I'm thrilled to introduce licence fee payers to a new prize and ceremony, because goodness knows we need more of them.
The Russell Prize, which in 2017 celebrates its inauguration, is named after my hero, Bertrand Russell.
These awards celebrate journalism and writing that honours the intellectual and moral virtues Russell's prose exemplified. Before explaining what those virtues were, let me admit I am shamelessly pilfering an idea colonised by David Brooks of the New York Times, whose Sidney Awards are always a pleasure to read.
Given that wisdom begins with the realisation that original ideas are over-rated, I make no apology for that.
Let me also add that the recipients of these awards have been through a rigorous selection process: they were submitted, by me, to a discerning and impartial selection panel comprised of one member, also me, where I am honoured to hold the title of founder, convenor, president and chair.
So anyone who says this blog post, indeed this entire ceremony, is just an excuse for me to re-up my favourite bits of writing this year is completely wrong.
A trinity of virtues
I used my influence in the panel to ensure the Russell Awards truly reflect the eccentric greatness of Bertrand Russell's prose, which in my view was the finest of any craftsman (or craftswoman) writing in English in the 20th Century.
Like all the finest prose writers, he combined three qualities.
First, plain language, resulting from clarity of thought and diction. Not all George Orwell's rules about how to write are worth living by, but his warning against the dangers of inflated prose was vital, and it is true that it takes real guts to use plain English. Cowards conceal themselves in verbosity. Using simple language is a mark of courage.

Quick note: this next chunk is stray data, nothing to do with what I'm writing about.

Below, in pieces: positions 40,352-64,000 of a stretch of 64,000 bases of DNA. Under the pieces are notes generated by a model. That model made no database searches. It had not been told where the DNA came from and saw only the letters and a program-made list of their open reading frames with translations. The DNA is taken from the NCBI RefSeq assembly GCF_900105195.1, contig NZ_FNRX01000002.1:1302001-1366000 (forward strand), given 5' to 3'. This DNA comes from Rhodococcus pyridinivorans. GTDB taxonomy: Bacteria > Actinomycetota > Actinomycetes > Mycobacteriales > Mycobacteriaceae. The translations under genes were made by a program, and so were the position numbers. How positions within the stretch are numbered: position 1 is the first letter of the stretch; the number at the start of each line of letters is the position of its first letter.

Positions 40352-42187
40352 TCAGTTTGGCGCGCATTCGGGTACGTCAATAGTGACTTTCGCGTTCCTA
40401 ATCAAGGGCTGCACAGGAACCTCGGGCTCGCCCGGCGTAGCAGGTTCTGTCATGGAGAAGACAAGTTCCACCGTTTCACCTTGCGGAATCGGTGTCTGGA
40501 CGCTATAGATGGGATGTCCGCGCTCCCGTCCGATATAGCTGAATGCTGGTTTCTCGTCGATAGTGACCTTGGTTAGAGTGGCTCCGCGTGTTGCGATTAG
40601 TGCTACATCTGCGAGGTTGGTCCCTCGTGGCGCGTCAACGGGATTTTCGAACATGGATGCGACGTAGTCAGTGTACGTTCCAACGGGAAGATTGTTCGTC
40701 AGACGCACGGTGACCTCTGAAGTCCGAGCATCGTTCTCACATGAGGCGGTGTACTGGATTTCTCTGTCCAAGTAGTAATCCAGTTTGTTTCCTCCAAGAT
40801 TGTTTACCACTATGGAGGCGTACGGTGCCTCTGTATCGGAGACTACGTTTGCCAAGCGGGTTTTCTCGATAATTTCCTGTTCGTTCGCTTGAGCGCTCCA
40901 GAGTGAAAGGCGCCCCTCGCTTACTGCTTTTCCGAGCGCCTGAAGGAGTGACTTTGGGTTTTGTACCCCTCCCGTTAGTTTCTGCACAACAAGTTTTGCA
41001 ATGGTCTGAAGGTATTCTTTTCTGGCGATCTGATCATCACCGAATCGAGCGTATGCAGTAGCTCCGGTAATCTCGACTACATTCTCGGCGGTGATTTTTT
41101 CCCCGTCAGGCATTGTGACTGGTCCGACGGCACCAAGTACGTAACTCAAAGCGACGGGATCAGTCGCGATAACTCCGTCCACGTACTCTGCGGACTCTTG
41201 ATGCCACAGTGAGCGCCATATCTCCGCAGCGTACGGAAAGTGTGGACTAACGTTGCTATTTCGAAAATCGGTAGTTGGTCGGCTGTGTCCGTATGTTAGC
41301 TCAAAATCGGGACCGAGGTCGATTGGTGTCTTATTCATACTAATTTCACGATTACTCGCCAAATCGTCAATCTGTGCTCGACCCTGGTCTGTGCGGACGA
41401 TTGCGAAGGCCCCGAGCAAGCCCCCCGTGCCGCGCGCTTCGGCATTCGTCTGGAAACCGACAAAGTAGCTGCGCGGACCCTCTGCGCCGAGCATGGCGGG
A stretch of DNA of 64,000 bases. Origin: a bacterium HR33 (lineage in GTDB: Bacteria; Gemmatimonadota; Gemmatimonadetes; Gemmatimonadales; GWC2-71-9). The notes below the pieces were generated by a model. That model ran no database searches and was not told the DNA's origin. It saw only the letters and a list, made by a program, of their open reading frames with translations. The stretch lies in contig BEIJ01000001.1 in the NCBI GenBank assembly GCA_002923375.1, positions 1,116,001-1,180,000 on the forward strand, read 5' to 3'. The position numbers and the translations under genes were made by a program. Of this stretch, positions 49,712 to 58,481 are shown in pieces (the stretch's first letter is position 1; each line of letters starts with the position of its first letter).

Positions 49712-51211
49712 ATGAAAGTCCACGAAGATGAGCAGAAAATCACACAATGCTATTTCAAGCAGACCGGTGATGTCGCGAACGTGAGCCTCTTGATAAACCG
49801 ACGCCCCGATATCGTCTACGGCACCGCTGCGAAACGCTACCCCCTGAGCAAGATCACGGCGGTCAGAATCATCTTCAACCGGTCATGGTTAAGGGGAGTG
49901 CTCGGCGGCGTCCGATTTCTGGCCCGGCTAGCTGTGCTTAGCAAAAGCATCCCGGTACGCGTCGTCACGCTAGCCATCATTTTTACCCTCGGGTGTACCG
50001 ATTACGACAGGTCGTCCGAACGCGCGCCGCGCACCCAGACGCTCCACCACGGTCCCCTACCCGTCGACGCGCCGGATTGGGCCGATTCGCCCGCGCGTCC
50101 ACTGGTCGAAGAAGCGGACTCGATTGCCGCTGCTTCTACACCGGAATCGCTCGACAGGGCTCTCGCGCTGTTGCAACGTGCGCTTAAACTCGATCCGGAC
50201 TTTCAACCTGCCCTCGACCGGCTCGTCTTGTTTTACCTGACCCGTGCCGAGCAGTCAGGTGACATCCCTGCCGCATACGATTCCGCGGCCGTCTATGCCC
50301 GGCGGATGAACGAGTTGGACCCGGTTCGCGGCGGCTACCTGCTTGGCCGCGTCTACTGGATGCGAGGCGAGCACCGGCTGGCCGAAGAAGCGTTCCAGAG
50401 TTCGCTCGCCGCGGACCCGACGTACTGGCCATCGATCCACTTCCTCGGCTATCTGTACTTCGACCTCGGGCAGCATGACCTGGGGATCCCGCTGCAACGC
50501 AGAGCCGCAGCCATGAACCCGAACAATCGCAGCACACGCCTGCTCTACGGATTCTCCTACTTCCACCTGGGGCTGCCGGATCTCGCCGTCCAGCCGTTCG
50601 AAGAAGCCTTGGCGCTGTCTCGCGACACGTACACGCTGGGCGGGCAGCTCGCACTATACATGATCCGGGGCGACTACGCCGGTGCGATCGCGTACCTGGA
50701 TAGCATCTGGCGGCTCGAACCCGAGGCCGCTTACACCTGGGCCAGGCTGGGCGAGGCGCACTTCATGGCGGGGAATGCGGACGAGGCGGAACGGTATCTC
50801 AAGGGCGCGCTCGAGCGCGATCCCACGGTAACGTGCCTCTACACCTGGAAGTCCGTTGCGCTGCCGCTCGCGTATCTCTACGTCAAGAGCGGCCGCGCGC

Second, pertinent erudition. Erudition is a virtue, but it is often redundant, and most valuable when apposite. For instance, I am (ahem) close to erudite about the varieties of thumb-generated back-spinners used, mainly, by Australian bowlers such as my other hero Clarrie Grimmett in the inter-war years. But that's not much use in an article on, say, why Rupert Murdoch has sold up to Disney. (Both, I suppose, are spin doctors of a kind). Deep scholarship and learning is wonderful to read, if applied with a light touch, and pertinent.
Third, moral force, especially through an instinctive and visceral revulsion at injustice. Naturally the greatest writing has a kind of ethical energy about it. Who wants to read leaden, plodding prose that equivocates so meekly it leaves you feeling like you've just come off a see-saw?
Very, very few writers are able to combine these three virtues consistently. In the 20th Century, only Orwell also managed it, and The Orwell Awards were taken.
Tzvetan Todorov, Susan Sontag, Isaiah Berlin, Martha Gelhorn, Ernest Hemingway and Michael Oakeshott touched these heights at times. Christopher Hitchens had erudition and moral force in abundance but little interest in plain English.